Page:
Senator Victor Boyhan has called for a greater role for credit unions in the Irish mortgage market.
Boyhan thinks credit unions have the financing in place to be able to compete with banks and offer mortgages to customers.
“Irish credit unions are able to offer an increased contribution in the mortgage field,” Mr Boyhan told a meeting of the Seanad committee.
Mr Boyhan also suggested that credit unions could be used to fill the void caused by the exit of KBC and Ulster Bank from the Irish banking market and become “key providers of community banking”.
The government has already committed to acceding to the role of credit unions in Ireland as part of its program for government.
In response, the minister responsible for credit unions, Sean Fleming, said there were commitments to review the policy framework within which credit unions operate. He said his priority was to see credit unions increase their lending “because that’s how they become sustainable in the future.”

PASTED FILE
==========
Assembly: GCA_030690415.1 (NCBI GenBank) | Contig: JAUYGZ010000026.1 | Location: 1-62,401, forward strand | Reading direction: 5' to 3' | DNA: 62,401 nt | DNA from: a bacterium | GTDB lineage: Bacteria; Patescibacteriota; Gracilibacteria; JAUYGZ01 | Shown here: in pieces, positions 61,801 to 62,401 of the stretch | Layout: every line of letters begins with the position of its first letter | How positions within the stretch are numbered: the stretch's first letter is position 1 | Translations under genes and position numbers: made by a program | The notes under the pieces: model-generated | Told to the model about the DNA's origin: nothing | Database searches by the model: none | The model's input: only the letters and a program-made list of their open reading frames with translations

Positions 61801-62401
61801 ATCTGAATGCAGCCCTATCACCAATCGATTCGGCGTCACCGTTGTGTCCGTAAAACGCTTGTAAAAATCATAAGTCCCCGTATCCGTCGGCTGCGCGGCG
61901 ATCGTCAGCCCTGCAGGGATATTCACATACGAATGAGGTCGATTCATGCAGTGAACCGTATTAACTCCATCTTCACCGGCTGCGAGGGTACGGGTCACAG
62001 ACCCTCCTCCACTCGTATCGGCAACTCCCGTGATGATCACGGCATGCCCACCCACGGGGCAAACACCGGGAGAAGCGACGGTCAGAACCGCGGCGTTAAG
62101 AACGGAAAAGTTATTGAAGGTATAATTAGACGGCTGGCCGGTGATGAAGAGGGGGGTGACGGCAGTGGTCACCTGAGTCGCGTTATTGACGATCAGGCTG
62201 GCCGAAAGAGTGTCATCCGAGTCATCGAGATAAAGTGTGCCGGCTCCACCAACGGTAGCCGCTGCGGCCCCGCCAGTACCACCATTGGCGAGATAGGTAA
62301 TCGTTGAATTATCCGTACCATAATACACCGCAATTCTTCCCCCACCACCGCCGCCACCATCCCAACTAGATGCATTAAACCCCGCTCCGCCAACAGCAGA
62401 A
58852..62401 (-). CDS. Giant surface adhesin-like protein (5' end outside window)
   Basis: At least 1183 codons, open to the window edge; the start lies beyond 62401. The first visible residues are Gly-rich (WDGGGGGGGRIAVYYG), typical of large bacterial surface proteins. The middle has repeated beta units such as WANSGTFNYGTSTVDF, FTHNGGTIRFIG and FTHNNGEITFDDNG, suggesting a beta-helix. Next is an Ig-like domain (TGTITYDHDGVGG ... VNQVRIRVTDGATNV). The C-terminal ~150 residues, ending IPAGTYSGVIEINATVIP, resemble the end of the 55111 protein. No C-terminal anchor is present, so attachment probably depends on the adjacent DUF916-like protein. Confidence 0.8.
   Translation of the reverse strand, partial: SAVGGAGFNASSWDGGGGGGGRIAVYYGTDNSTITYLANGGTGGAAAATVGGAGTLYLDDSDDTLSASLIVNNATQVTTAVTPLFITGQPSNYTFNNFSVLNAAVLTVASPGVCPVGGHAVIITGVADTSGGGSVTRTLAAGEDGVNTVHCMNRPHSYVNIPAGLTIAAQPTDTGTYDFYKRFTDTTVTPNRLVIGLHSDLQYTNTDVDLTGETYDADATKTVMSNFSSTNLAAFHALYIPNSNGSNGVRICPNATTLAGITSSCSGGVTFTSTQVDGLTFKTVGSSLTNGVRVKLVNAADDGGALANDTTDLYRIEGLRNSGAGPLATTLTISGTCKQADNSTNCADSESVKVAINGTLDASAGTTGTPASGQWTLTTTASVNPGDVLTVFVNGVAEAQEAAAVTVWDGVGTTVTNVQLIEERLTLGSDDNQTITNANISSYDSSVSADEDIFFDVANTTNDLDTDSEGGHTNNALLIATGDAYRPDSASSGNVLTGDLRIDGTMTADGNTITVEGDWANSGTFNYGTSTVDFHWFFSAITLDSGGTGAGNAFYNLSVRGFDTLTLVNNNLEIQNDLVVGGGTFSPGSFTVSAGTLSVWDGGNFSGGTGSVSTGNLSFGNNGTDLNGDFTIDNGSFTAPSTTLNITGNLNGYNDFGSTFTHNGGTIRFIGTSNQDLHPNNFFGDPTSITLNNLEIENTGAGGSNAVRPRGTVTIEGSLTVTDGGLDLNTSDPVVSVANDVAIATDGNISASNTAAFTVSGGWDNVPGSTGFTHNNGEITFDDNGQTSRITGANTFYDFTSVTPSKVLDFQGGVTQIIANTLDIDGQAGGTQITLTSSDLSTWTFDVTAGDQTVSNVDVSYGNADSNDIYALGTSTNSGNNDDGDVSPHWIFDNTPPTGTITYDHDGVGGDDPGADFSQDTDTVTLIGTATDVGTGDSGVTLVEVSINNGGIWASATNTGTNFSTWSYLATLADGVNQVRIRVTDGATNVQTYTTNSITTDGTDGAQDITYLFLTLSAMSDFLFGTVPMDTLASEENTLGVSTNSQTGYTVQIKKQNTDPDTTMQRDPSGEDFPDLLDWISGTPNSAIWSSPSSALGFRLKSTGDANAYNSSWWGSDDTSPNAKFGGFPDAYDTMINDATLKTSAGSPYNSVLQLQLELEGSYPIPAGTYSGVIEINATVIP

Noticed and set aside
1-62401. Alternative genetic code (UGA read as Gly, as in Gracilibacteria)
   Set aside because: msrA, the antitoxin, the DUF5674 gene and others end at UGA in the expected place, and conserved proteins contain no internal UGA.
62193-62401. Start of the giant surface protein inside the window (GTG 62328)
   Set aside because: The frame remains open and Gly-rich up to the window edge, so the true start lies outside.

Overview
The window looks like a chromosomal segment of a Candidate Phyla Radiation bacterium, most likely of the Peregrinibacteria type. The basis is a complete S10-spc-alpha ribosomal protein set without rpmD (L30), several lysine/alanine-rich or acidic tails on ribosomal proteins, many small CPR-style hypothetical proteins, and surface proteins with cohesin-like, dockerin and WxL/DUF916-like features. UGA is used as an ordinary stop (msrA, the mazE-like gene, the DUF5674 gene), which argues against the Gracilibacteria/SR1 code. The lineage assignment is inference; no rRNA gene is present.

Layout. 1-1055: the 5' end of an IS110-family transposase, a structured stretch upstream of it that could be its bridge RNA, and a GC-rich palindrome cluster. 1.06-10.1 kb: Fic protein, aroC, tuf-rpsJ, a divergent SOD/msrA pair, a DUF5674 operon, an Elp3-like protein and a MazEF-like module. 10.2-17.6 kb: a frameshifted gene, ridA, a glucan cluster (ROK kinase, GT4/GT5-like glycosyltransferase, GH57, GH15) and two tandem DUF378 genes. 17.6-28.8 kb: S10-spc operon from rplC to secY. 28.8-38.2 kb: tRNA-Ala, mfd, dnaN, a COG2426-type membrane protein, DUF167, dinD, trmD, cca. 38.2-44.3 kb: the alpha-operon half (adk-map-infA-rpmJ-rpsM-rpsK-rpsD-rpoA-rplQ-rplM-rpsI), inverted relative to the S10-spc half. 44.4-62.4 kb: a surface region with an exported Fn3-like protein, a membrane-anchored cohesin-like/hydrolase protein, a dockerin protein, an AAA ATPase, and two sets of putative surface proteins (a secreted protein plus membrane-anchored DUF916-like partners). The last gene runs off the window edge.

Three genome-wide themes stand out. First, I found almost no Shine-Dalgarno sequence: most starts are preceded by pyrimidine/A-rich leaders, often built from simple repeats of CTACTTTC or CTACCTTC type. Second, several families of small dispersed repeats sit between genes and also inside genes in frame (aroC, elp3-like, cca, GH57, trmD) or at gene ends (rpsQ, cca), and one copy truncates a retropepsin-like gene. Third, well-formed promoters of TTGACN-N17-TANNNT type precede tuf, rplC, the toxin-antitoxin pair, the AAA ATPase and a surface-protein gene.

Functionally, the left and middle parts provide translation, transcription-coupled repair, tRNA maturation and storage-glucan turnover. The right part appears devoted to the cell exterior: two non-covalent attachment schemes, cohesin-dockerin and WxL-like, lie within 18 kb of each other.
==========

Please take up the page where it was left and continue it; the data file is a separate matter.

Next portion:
However, credit unions must comply with restrictive lending limits for mortgages imposed by the Central Bank. Mortgage and small business loans are limited to a combined maximum of 7.5% of total assets for most credit unions.
This means that a credit union with assets of €70 million and taking an average mortgage of €350,000 can only offer 15 mortgages under these restrictions, excluding any SME loans, according to the Irish League of Credit Unions.